add your rate
Hours 8:am until sundown, 365 days a year.
This park features the largest whitewater rapids in Florida. Limestone bluffs, towering 80 feet above the banks of the Suwannee River, afford outstanding vistas not found anywhere else in Florida. When the water level on the Suwannee River is between 59 and 61 feet above mean sea level, the Big Shoals rapids earn a Class III Whitewater classification, attracting thrill-seeking canoe and kayak enthusiasts. A smaller set of rapids downstream is called Little Shoals. Over 28 miles of wooded trails provide opportunities for hiking, biking, horseback riding, and wildlife viewing. The Woodpecker Trail, a 3.4 mile long multipurpose paved trail, connects the Little Shoals and Big Shoals entrances to the park. The river offers excellent opportunities for freshwater fishing. A picnic pavilion that seats up to 40 people is available at the Little Shoals entrance. Located on County Road 135, one mile northeast of U.S. 41 in White Springs.
NATURE OF THE AREA
Birding enthusiasts will find a large variety of species at Big Shoals, including herons and egrets, wood ducks, red-tailed hawks and red-shouldered hawks, woodpeckers, barred owls, ruby-throated hummingbirds, warblers, vireos, wrens, swallows and thrashers. Wild turkeys are usually plentiful and wading birds make regular visits. Bald eagles, northern mockingbirds, scarlet tanagers, the rufous-sided towhee, and indigo buntings also have been counted.
Wading birds, gopher tortoise, barred owls, pileated woodpeckers, wild turkeys, white-tailed deer and timber rattlers are among the more populous species found at Big Shoals Public Lands. Marked trails offer many opportunities for viewing wildlife at both the Big Shoals and Little Shoals entrances. Maps are available at the kiosk at the Little Shoals entrance.
The Suwannee River's average current of 2 to 3 miles per hour and white sandy beaches have made the Shoals a popular spot for canoeing and kayaking. A canoe launch is located at the Big Shoals entrance. Canoeists should be aware that the shoals can be dangerous in both low and high water conditions. A portage area is provided on the left bank of the river traveling downstream. Canoe liveries are available in the area; visit our links to learn more.
Take a morning hike or canoe trip and then enjoy a peaceful picnic at either Big Shoals or Little Shoals. Wooden picnic tables and grills are located off of Godwin Bridge Road at the Big Shoals entrance. A covered pavilion accessible by the Little Shoals entrance also contains picnic tables. Trash cans and restrooms are provided at both locations.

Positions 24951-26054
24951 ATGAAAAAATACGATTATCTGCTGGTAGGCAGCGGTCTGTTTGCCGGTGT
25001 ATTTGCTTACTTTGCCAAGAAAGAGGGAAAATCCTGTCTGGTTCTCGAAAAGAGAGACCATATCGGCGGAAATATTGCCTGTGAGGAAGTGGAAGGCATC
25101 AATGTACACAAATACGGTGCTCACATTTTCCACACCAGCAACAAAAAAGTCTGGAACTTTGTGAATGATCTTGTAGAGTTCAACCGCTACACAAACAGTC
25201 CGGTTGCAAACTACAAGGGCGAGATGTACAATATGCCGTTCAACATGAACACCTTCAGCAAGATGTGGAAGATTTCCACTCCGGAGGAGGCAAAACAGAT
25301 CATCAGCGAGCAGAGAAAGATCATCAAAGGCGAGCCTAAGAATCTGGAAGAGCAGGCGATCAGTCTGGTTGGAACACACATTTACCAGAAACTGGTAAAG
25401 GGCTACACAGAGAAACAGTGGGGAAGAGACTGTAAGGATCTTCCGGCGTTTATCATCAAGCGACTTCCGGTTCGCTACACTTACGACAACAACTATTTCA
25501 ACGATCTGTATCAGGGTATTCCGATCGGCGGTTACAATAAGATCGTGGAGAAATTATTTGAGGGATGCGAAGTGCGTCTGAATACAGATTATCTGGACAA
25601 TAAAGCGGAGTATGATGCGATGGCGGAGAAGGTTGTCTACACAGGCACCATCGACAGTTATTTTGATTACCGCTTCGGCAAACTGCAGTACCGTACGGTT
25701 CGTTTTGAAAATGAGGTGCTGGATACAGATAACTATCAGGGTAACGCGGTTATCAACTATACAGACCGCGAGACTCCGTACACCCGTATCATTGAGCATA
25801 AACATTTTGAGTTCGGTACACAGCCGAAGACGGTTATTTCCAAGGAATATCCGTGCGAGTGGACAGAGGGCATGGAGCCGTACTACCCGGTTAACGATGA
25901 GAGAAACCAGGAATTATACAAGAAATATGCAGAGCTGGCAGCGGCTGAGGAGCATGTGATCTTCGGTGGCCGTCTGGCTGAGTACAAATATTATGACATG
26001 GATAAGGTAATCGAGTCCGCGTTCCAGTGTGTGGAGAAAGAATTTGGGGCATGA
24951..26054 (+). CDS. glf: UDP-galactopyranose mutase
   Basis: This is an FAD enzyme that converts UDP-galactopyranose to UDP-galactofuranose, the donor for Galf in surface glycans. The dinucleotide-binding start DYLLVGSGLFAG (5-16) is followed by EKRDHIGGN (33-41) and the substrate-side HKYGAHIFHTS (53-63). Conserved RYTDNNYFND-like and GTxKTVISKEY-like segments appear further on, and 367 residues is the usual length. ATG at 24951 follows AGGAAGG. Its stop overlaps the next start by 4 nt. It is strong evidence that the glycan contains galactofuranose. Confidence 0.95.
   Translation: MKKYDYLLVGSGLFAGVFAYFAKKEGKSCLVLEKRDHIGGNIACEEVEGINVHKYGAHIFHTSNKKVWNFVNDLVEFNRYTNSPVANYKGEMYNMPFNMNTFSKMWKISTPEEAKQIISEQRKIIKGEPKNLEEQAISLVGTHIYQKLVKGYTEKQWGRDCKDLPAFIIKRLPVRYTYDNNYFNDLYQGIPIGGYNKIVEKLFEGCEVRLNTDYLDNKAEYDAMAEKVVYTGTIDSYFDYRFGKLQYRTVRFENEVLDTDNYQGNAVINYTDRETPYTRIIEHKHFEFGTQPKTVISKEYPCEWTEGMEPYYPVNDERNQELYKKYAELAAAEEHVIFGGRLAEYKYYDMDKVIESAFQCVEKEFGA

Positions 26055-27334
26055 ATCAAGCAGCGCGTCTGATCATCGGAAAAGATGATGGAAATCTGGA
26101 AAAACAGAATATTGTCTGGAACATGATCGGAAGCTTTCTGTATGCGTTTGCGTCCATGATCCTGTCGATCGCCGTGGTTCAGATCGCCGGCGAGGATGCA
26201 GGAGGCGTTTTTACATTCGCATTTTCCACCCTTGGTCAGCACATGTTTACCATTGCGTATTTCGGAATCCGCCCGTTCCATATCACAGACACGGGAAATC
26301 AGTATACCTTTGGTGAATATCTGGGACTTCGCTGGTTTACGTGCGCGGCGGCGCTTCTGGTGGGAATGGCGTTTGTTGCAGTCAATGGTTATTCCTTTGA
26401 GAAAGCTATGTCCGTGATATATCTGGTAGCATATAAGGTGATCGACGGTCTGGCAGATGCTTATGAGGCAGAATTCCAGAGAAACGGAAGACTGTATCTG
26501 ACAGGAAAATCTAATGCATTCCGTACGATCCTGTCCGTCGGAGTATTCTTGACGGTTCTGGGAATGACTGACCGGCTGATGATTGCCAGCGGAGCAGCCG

Big Shoals offers 28 miles of trails for use by visitors. Hike along the ridgeline for unique vistas of the Suwannee River that are uncommon in Florida?s otherwise flat terrain. The topography ranges from flat expanses to steep slopes and ravines. Fifteen distinct natural communities are contained within the land preserve, from highland hammocks and sloping forests to pine flatwoods and the nearly primeval forest of the baygall. Ferns, palmettos, swamps, and the springtime beauty of wild azaleas in bloom are part of the scenery. Still in the development stage, the Woodpecker Trail will be a winding, four-mile paved route from the Little Shoals to Big Shoals entrance.
Extensive trails offer a variety of challenges to fat tire bicyclers through hardwood canopies, pine and palmetto forests and alongside the bluffs overlooking the Suwannee River. The Suwannee Bicycle Association sponsors several rides throughout the year. Visit our links page to learn more.
From I-75, take Exit 439 to Hwy 136 East.Go three (3) miles to US 41 and turn right.Go one (1) mile and turn left on Hwy 135.Little Shoals entrance is about 1.1 mile on the right.Continue on Hwy 135 for 2.2 miles for Godwin Bridge entrance on the right. From I-10, take Exit 301 and travel 8 miles on US 41 North.Turn right onto Hwy 135 and proceed to the Shoals entrances.